Yarn

Dying Yarn – Slow Cooker

Last year, I shared how I’ve previously dye my own yarns with food colour gels in the microwave, but there are a number of other methods that work really well, including using a slow cooker.

One of these ways is using a slow cooker and if I’m honest, this is one method I find a lot easier. As I’m using food gel colours, this means I can use the same equipment for dyeing yarns as I would for everyday cooking due t them not containing any toxic chemicals. This also makes it a safe, fun activity to do with children!

You will need:

* Slow cooker

* Food gel colours – I used a mix of Wilton food gels which you can get from Hobbycraft, Amazon, etc

* White vinegar

* Protein based yarn such as merino, alpaca – I used a skein of Chester Wool Ultra DK (100% superwash merino wool, 225m, 100g)

* Large bowl

* Smaller bowls – for mixing dyes

* Spoon – for moving the yarn – it will get extremely hot!

Step One

Prepare your yarn! As you are using food colouring, you will need to add acid to your water to pre-soak the yarn so that the yarn will absorb the dyes. If you don’t do this, the colour won’t set. In a large bowl, add approx 6 cups of water and 1 cup of vinegar. Press the yarn to the bottom carefully and make sure that all the fibre is soaked through and any trapped air is released. Leave this for at least 30 minutes.

Step Two

While your yarn is soaking, you need to prepare your dye bath. You need heat in order to set the dye. If you don’t, the colour will just wash off and you don’t want that! Fill your slower cooker half full of water and set to high to heat up.

Step Three

Now the fun bit – choosing your colours! I think this is the part that I always struggle with as I want to use all the colours!! For this tutorial, I have chosen to use 2 different colours – pink and yellow.

In smaller bowls, pour boiling water into each one and add a little bit of gel colour to each one. The darkness of the colour depends on how much gel you add. If you want a light shade, only add a small amount of colour and build it up as you go – adding water will not dilute the colour.

Remember, it doesn’t matter how many colours you use, you can use one, two or all of them!

If you want to dye with black colouring, this is extremely hard and is very likely to break due to black colouring’s being made up from blues, reds and greens. I once tried to dye a skein of pink and grey and, though it looked so lovely on the wet skein, once I added heat into the mix, the grey disappeared. For a black/grey, you would have to use acid dyes.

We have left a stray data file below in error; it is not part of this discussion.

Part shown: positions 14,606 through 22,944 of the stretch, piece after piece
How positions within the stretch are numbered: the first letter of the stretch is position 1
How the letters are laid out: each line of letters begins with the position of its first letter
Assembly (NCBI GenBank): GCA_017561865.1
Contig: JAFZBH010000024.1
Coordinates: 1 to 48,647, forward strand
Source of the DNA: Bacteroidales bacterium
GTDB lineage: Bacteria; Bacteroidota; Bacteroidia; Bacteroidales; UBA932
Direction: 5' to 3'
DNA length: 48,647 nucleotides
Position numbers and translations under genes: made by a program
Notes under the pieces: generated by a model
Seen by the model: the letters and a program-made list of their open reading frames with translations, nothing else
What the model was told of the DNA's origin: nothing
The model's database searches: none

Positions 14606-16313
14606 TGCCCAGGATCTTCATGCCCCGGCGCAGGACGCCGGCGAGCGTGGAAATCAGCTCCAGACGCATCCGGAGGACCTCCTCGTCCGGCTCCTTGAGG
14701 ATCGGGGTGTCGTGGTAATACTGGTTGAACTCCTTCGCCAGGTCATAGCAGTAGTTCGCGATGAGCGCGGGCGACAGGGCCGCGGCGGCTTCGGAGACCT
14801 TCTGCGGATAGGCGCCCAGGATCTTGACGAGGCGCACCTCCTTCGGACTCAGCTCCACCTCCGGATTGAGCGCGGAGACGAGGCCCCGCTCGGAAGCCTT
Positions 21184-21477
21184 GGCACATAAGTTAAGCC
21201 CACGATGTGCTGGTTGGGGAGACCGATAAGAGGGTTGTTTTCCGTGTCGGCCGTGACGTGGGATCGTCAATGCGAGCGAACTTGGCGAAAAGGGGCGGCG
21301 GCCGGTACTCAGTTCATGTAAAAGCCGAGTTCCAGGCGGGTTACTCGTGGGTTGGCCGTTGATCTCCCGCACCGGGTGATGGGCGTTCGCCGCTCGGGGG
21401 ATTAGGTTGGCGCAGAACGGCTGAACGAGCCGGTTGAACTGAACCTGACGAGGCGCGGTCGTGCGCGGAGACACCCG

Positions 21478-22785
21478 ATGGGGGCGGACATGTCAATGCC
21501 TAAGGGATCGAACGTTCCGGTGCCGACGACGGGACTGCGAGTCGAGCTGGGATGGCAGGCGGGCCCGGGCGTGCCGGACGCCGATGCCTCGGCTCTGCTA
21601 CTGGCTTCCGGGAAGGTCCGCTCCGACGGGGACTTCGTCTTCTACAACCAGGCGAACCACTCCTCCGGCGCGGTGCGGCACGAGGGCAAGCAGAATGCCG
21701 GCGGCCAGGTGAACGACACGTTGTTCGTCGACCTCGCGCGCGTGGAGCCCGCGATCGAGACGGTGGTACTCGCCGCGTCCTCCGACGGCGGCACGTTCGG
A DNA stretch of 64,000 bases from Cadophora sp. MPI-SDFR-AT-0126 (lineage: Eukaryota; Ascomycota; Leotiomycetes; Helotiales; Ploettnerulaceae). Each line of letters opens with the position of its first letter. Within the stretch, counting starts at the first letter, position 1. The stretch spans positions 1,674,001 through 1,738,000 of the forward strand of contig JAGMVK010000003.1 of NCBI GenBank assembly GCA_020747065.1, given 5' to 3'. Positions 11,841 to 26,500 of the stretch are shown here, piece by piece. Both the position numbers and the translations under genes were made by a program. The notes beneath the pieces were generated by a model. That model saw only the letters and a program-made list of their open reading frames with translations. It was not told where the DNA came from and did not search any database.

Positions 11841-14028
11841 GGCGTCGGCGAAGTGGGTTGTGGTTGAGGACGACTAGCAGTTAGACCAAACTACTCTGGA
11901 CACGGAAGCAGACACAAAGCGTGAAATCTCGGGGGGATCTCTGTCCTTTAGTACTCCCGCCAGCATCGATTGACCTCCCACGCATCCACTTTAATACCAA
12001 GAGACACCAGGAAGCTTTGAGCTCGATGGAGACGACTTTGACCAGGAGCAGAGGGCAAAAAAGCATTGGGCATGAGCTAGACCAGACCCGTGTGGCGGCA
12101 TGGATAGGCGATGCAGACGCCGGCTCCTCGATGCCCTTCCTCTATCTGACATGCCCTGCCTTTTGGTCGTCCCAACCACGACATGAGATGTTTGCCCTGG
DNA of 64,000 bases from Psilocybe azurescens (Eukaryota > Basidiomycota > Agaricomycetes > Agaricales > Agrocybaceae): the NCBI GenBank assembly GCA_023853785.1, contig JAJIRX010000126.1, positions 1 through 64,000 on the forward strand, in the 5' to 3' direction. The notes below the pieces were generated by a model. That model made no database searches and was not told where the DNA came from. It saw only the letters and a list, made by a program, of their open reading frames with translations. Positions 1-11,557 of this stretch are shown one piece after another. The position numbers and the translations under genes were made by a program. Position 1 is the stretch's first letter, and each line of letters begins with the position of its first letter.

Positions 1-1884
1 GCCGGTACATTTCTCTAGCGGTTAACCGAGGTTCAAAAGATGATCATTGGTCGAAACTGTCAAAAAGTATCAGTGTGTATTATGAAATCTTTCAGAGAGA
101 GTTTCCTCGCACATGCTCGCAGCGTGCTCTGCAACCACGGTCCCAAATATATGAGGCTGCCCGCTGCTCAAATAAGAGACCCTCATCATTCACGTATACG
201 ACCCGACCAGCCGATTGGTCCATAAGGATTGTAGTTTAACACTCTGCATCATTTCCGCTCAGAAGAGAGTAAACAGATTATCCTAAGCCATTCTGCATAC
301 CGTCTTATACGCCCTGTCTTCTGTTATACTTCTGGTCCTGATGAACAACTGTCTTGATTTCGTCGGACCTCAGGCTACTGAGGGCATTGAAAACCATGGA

Step Four

Now it’s time to add the yarn to the dye bath. Remove the yarn from the water/vinegar soak and very gently squeeze some of the excess moisture out. Do not wring it too hard, you don’t want to ruin your beautiful fibre!

Add the yarn to the slow cooker and make sure it’s spread out. Now you can add your dye!

Pour your dyes in various parts of the slow cooker over the blank yarn – you may notice that the yarn absorbs it quickly. Once the dyes had all been absorbed by the top parts of the yarn, I swirled it round every so carefully with a spoon and added more dyes to the parts that were harder to reach.

Once your happy with the amount of dye used, cover and ‘cook’ for 2-3 hours.

Step Five

The yarn is ready once the water is clear – all the dye has been absorbed!

Very carefully remove the yarn from the slow cooker and leave to cool completely. I place my yarn in a colander over a bowl to allow it to drain. Once it is completely cool, rinse the yarn in cool water, followed by a small amount of washing up liquid – there’ll be a lovely smell of vinegar once it’s finished! There should be no colour running from your yarn.

It’s super important not to rinse the yarn while it’s still warm or you’ll run the risk of felting the yarn!

Hang the yarn to dry and leave it – it will take a good 24 hours for the fibre to dry out.

Once your yarn is dry, you can twist it or re-skein it and twist it. I find that there always seems to be looser strands of yarn towards one end so I have to re-skein it to make it nice and tidy.

This time round, I found the colours weren’t as striking as when I’ve previously dyed up a skein of yarn, but I’m loving the more pastel shades of pinks and yellows!

The next step is to decide on a project to make with your beautiful one of a kind skein of yarn!

Happy dyeing xx

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